PIPE SIZE FOR WATER AND AIR
Ralph P. Penney, PE, LSP
Our environmental profession/industry has relied upon existing techniques and equipment from established industries. Soil borings and monitoring wells came from the geotechnical industry, which used them for designing foundations. We added the monitoring well aspect with non-petroleum based grease and flush threaded PVC screens and risers. Recovery wells with submersible pumps came from the drinking water supply industry. The available pumps are still designed for high discharge heads to deliver 60 psi of pressure for domestic water supply systems. We would be content with 20 psi of pressure to pump the groundwater through carbon canisters or an air stripper. I seem to remember being told that regenerative blowers were developed by the U.S. Air Force.The academic training continues to focus on mineral and oil exploration, wastewater treatment and water supply. How many large wastewater plants have been designed and built since the EPA suspended the grant program in the mid-80s? How many environmental engineering college programs have problems involving regenerative blowers? We routinely use blowers for air stripping and soil vapor extraction (SVE), but they are primarily used for materials handling where small air leaks are not a problem. Most of the smaller blowers we use all leak contaminated air from around the stamped metal inlet and outlet manifold. Run your OVM or PID around the manifold of an operating SVE blower sometime.I have retrofitted numerous SVE systems that have not been designed correctly. Seventy-five percent of the time the piping is too small. There is no small, economically priced air duct available to handle the 100 to 300 cfm of air for our small SVE systems so we are forced to use PVC and steel pipe. The headloss caused by the piping causes the blowers to run hot which distorts PVC, a thermoplastic, and reduces the adsorption capacity of vapor phase carbon. It also causes the electric motor on the blower to use more electricity, which a client is always quick to complain about. “You never told me it would cost $350/month for electricity to run the system.”Again, has any engineer ever been taught how to size a water pipe in college? I think not! The water flow problems I remember focused on sizing the pump. The pipe sizes were always given. Water and air are very similar fluids except air is much more compressible and water is much more dense. For this brief article I shall treat them as the same. The major factors when considering the movements of fluids through pipe include lifting the fluid against gravity, expressed as a change in potential energy, a change of pressure to do work, and friction losses. The factors are best expressed in Bernoulli’s equation or the more precise energy equation as follows:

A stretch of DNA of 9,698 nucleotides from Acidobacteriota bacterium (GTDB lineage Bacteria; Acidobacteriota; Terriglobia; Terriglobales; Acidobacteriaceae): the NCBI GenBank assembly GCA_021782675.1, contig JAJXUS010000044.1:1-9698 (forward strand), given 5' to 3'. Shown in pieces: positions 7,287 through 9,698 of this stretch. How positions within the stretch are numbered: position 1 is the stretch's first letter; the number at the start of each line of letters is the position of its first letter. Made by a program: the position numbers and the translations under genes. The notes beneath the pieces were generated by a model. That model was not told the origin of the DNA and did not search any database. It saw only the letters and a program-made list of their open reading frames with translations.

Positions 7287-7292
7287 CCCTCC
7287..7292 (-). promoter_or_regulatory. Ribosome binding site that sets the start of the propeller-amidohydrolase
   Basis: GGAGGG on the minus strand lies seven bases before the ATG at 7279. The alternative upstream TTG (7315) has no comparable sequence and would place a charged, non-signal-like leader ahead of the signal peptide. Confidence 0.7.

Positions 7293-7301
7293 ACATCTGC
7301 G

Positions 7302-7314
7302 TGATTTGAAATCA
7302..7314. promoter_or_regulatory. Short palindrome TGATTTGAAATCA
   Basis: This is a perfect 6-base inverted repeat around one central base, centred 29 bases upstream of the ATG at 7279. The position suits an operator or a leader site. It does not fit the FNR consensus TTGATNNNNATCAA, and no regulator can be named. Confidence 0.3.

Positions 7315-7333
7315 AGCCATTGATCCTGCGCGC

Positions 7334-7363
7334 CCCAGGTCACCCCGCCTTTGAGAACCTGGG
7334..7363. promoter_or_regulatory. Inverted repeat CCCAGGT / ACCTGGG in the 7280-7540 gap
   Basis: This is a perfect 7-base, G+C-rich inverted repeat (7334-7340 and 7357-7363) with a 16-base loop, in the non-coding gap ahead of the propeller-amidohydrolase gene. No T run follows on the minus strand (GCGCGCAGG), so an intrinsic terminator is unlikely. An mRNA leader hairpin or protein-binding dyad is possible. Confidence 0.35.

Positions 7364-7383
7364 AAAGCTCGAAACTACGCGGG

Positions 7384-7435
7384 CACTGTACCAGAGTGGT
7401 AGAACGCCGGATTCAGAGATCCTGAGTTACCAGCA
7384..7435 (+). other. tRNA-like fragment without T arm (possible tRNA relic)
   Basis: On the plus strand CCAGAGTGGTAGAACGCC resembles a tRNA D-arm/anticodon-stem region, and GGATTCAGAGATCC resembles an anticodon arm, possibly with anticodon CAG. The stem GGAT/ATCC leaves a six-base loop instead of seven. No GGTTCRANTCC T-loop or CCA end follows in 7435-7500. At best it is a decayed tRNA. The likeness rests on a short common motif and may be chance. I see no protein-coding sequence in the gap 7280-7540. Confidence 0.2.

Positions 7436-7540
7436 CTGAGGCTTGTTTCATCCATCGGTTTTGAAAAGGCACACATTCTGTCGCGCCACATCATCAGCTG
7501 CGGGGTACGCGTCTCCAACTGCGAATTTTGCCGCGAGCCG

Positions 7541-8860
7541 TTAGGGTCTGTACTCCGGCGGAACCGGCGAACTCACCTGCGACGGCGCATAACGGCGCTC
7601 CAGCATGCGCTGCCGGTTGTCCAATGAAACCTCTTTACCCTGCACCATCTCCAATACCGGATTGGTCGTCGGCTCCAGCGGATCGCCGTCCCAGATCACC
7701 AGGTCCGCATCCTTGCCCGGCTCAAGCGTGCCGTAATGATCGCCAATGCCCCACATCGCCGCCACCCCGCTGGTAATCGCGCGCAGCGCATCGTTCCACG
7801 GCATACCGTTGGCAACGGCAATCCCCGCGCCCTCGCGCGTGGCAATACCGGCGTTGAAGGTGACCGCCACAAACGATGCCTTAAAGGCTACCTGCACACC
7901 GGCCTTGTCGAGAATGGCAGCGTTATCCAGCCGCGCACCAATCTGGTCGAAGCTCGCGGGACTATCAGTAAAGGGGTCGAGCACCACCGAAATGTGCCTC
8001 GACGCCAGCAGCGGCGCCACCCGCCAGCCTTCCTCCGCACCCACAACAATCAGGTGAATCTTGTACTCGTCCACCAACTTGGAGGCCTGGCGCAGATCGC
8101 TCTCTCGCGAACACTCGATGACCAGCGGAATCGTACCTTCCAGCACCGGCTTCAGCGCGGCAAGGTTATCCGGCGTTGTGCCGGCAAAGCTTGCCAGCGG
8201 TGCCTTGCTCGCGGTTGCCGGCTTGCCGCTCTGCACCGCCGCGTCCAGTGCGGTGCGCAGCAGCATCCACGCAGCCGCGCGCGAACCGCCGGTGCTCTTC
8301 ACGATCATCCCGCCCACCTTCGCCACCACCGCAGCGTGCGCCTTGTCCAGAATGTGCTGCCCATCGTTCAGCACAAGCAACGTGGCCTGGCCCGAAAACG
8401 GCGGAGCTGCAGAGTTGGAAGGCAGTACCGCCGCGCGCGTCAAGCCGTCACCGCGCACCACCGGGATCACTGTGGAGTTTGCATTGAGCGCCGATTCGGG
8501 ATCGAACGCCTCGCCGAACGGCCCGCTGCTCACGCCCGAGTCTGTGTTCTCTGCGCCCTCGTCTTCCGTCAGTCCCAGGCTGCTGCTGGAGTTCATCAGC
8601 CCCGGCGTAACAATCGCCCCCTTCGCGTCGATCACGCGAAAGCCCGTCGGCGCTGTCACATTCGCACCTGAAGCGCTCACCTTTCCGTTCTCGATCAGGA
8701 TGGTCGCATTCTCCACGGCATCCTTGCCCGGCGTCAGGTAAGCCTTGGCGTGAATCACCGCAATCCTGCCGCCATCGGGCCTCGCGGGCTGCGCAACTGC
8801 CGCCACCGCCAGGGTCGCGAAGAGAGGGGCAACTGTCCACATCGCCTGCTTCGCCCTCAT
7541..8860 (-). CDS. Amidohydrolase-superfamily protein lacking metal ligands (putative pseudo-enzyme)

The equation basically states that the total energy of a fluid at one point in a piping system must equal the energy at another point. The P/ɤ and Z terms represent potential energy, which is the major factor when lifting water from a well to a treatment system located 20 to 50 feet above the groundwater table. The P/ɤ term is pressure usually expressed in feet of water. The hp term represents the energy supplied by a pump or blower in the form of pressure. The V /2g term represents the kinetic energy, which is based upon the velocity of the fluid. It is also used to calculate the hf friction loss created by the fluid dragging against the inner walls of the pipe and flowing through fittings such as elbows, tees, valves, etc. Headloss factors (K-factors) have been empirically determined for numerous diameter fittings in a laboratory. The fitting losses are calculated as K·V /2g. The K-factor for a 1” diameter, long radius, 90° elbow is 0.72. So the headloss for changing the direction of 10 gpm of water flowing at 4.1 fps through a 1”, long radius 90° elbow is 0.19 ft or 0.08 psi. If the pipe was only ½” in diameter the flow velocity would be 16.3 fps and the headloss would be 4.2 ft or 1.8 psi. Notice the large increase in headloss with the smaller pipe. The frictional losses are equal to the square of the flow velocity. The flow velocity is controlled by the volume of the fluid being moved and the diameter of the pipe it is moving through. For reference, a 5/8” or 3/4" garden hose with an open discharge being supplied with street pressure normally flows at six to eight gpm, or 6.3 to 5.3 fps, respectively.The maximum design flow velocities I normally use are 64 fps for air and 7.0 fps for water. How did I arrive at these values? Well, I simply plotted flow velocity versus headloss for a 2” pipe. Sure enough, the plot showed the headloss increasing exponentially to the second power. You would get a similar plot if you plotted miles per hour versus gasoline mileage for your car or SUV. I suppose that I should have integrated to find the maximum slope change or the maximum tangent deflection but I didn’t. I just looked at the plot and noted the point were the steep inflection point began. For air, it began at 90 cfm. So you don’t want to force more than 90 cfm of air through a 2” pipe. For HVAC designs, an air flow of 15 fps is used to limit noise at the diffusers.Keep these maximum design flow velocity values in mind the next time you design a groundwater treatment or an SVE system. A 200 cfm SVE system should be designed for 3” pipe. Forget about using ball check valves with their extremely high K values and those moisture separators rated for 200 cfm, but setup with only 2” pipe. If you have an operating system with undersized piping or too many fittings, look at retrofitting it with larger pipe.